Hypnotherapy – de-bunking the myths…
When I tell people I’m a practicing hypnotherapist, the first thing I am asked is usually `can you make me bark like a dog’ or ‘can you make me cluck like a chicken’. To which I always smile and say – let me tell you a joke – “how many hypnotherapists does it take to change a light bulb?” (cue shakey heads) me: “only one – but only if the lightbulb wants to change” and that is the key… hypnotherapy can help you do anything – but only if YOU want to…
So here is a list I have compiled of all the myths I have come across during my time as a Hypnotherapist.
- How do stage Hypnotists make people do all those weird things?
The clue here is ‘stage hypnotist’ – They usually have several tools to help them identify the kind of people that will ‘perform’ for them, and they are usually the type of people who like attention and like to act the fool, often fuelled with alcohol and in a show where they are expected to act like one.
Hypnotherapy is also good at reducing inhibition (just like alcohol) and it does this by helping you remain relaxed. Inhibition is essentially just anxiety about behaving in a particular way, so if you are relaxed you are less inhibited.
So, you have someone who likes attention, likes to play the fool and with a lessoning of inhibition combined with the expectations of the audience and the excitement of the occasion you have your perfect recipe / mix and candidate to perform for the stage hypnotist.
- Can only some people be hypnotised?
As mentioned above, if you really dont want to be hypnotised, you wont allow yourself to be hypnotised. However, there may be a small group of people who wont respond to hypnosis due to their inability to perceive context and implication, which can be an aspect of Asperger’s syndrome. People who struggle with imagery may also find it difficult.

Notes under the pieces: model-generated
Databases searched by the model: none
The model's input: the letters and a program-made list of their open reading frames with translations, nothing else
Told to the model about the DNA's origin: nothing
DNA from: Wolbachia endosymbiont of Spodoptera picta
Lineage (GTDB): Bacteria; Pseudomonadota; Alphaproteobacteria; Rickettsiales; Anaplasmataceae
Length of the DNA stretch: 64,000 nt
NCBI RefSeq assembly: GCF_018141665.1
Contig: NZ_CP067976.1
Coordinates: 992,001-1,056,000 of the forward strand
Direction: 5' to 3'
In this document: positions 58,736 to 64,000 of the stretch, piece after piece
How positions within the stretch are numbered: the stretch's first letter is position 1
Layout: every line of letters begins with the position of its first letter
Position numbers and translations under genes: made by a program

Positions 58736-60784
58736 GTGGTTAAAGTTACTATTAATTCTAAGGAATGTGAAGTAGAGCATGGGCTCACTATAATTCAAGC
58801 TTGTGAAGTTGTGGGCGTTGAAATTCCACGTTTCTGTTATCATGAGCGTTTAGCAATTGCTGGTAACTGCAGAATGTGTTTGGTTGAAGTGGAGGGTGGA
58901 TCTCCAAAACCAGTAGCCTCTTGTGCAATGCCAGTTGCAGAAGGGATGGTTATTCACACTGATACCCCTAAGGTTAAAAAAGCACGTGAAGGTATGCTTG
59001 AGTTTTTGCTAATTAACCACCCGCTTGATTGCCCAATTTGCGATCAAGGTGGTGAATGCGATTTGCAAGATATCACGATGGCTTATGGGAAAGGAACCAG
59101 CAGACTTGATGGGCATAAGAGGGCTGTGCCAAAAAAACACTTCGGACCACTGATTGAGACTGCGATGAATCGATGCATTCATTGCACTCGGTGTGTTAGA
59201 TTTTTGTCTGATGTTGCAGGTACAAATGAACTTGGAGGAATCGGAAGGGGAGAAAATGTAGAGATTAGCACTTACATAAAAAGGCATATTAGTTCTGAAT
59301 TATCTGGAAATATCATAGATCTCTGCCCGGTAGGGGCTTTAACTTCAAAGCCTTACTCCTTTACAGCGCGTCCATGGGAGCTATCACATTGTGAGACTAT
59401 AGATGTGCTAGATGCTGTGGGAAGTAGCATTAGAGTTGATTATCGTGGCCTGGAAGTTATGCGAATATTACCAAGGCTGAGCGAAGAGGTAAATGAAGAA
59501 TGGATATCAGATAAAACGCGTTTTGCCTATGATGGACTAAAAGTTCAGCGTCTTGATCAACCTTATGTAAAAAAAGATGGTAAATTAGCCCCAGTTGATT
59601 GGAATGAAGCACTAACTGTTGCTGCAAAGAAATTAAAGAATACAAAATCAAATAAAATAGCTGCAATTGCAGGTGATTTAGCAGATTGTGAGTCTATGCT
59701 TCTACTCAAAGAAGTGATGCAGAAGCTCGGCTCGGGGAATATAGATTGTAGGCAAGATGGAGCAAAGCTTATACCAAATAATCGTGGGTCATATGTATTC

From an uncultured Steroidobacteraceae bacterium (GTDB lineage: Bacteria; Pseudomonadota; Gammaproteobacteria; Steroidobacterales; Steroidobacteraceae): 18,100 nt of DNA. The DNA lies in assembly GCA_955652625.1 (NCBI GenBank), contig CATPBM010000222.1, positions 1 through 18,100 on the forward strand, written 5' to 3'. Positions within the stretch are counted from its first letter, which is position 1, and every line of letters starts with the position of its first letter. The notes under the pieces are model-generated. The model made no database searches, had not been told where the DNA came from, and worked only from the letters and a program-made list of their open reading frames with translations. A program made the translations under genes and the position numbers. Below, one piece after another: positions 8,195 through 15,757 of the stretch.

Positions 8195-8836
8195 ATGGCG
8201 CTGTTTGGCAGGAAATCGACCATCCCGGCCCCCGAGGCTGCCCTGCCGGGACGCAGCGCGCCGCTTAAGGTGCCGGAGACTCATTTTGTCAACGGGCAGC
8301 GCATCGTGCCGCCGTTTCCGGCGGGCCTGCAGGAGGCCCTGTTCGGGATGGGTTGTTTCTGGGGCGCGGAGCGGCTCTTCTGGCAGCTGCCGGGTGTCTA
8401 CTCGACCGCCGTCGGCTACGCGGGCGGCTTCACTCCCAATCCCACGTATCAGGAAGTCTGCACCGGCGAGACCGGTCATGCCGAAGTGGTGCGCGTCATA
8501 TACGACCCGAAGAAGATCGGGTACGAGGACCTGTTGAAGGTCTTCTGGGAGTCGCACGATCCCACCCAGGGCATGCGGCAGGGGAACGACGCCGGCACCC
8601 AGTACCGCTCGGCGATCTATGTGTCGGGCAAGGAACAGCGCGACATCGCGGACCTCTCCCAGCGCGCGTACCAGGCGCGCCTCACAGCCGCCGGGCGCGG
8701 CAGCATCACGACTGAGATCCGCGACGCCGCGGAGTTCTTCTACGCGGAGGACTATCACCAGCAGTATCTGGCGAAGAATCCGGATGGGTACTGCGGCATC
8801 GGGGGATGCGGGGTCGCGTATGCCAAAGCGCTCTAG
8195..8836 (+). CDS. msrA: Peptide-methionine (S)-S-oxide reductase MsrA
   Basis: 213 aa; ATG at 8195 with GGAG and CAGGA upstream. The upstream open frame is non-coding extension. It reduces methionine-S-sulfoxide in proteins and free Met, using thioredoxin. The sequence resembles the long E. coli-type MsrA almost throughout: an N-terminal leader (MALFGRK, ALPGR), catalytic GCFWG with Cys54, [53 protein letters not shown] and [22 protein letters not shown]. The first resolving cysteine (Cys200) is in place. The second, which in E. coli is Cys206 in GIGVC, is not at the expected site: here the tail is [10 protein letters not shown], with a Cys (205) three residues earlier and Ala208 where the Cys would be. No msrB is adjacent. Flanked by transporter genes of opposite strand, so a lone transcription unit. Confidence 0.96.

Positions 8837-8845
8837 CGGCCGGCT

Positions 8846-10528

Its also not suitable for people who suffer from psychosis to have hypnotherapy.
- Will I loose control / be helpless when I’m hypnotised?
In hypnosis you are still `awake’ as your subconscious is accessed where the changes are made and your conscious is still.. well conscious – acting as your ‘watchman at the gate’ – you will not accept any suggestions that you dont want to as your conscious won’t accept them (remember the lightbulb joke?).
As your conscious is still active – if you hear a fire alarm for example you will still know that it is a fire alarm and you will need to get out.
- Is Hypnosis the same as being asleep?
No, but the brainwaves associated with sleep, in particular REM are similar. You need to be awake for hypnosis to work because you need your brain and your subconscious to be processing the words and suggestions – so you need to be listening. In hypnosis you have an experience in parallel with your conscious awareness, you are fully aware of where you are and what is happening but at the same time you have an internally – focused awareness.
So there we go, I hope that’s de-bunked some of the myths of Hypnotherapy!
If you wanted to discuss how Hypnotherapy could work for you, please contact me